Thousands of Australians would love to have paid work. They include those just out of school, just out of jail, age and disability support pensioners, sole parents and refugees.
Thousands of Australian businesses would be willing to take a chance on these job seekers and pay them more than the $5 to $10 an hour they currently receive on welfare.
But they are forbidden from doing so. It is against the law to offer or accept any such arrangement. To take on a new starter and pay them even double their welfare payment is illegal. No matter how poor their resume or how willing they are to work for rates of pay and/or terms and conditions that suit them and their families, they can only be employed if they are paid the minimum wage, notionally about $16.40 an hour but over $20 an hour for some casuals.
Such bans on low paid work create unemployment. Before he entered Parliament and became Labor's Shadow Assistant Treasurer, Dr Andrew Leigh was a professor specialising in labour economics. He found that reducing the minimum wage in Western Australia by ten percent would increase employment by around three percent within three months.
Over a longer period, the employment gains would expand. And a reduction in the federal minimum wage would have an even greater employment impact, as the WA minimum wage in Leigh's study covered very few workplaces.
In a separate study Dr Leigh found that most of the people on the minimum wage are in middle income households. By contrast, low income households are typically in that position due to unemployment. Abolishing the minimum wage, by creating employment, would help them the most.
Other studies have shown that most people on low wages move on to higher wages after about a year. This shows that low wage jobs are an opportunity for people to start at a bottom rung and work up. The problem is, Australia's regulated minimum wage is so high that many cannot even reach the bottom rung and begin to climb.
In fact, Australia's minimum wage is one of the highest in the world. Australians start paying income tax once their annual income exceeds $18,200, but they are not allowed to get a full time job unless it pays more than $32,000 a year. In the OECD, only Luxembourg and France have a higher minimum wage.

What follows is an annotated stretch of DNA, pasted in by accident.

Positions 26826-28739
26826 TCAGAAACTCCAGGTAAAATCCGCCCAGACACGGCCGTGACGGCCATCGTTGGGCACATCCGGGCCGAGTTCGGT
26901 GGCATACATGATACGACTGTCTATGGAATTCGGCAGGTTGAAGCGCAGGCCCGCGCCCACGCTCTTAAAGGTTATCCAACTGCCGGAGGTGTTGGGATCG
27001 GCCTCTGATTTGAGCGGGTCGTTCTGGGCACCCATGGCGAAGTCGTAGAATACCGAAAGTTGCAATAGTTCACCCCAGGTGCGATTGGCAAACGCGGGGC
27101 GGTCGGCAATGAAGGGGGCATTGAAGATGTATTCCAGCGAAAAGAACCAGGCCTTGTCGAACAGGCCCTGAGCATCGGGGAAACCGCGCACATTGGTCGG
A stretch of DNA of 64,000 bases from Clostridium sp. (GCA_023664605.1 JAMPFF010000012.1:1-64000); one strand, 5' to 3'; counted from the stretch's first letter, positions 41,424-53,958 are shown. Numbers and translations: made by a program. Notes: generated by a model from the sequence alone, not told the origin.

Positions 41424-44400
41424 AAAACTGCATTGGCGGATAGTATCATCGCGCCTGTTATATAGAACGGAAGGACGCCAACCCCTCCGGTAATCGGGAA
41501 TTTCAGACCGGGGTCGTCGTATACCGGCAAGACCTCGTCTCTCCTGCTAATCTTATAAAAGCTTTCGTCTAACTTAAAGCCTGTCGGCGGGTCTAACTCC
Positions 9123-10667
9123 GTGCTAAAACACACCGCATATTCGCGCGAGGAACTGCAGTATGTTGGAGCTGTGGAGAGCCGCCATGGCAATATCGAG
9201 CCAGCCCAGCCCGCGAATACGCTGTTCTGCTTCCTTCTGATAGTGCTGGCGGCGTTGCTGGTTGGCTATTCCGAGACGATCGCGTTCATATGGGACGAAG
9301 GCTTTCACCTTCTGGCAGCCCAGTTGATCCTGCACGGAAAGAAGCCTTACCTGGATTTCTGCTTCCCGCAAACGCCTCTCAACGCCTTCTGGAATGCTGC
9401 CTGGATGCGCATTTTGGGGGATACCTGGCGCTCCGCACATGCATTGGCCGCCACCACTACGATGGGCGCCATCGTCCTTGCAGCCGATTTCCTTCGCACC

The minimum wage in both New Zealand and the UK is 84 per cent of ours; Canada's is 78 per cent, Japan's 58 per cent and South Korea's 42 per cent. Other countries with which we might compare ourselves, including Austria, Germany, Finland, Sweden, Switzerland, Italy and Singapore, have no minimum wage at all.
Despite the weight of evidence, Dr Leigh has an uphill battle to convince his colleagues of the futility of minimum wages. While in office Labor was proud of its disability policy but struggled to see that the minimum wage was a key impediment to a better life for many disabled Australians.
The Greens similarly take pride in their advocacy for refugees and opposition to the recent reduction in sole parent payments, but cannot see that a truly caring policy for both refugees and sole parents would be to allow those who want to enter the workplace to do so. The high unemployment rate for refugees is staggering and raises concerns for the future.
The Coalition faces a similar dilemma. The Employment Minister, Senator Eric Abetz, is from Tasmania, where unemployment is persistently higher than the rest of Australia and youth unemployment is over 40% in some areas. Even though living costs are markedly lower there, the minimum wage is the same nationally. It is this fact that drives such a sorry statistic.
Australia's minimum wage runs counter to the Australian credo of giving everyone a fair go. It is time sensible voices in the Parliament agreed to help the underdog by removing the barriers that prevent them from getting a job and improving their lives.
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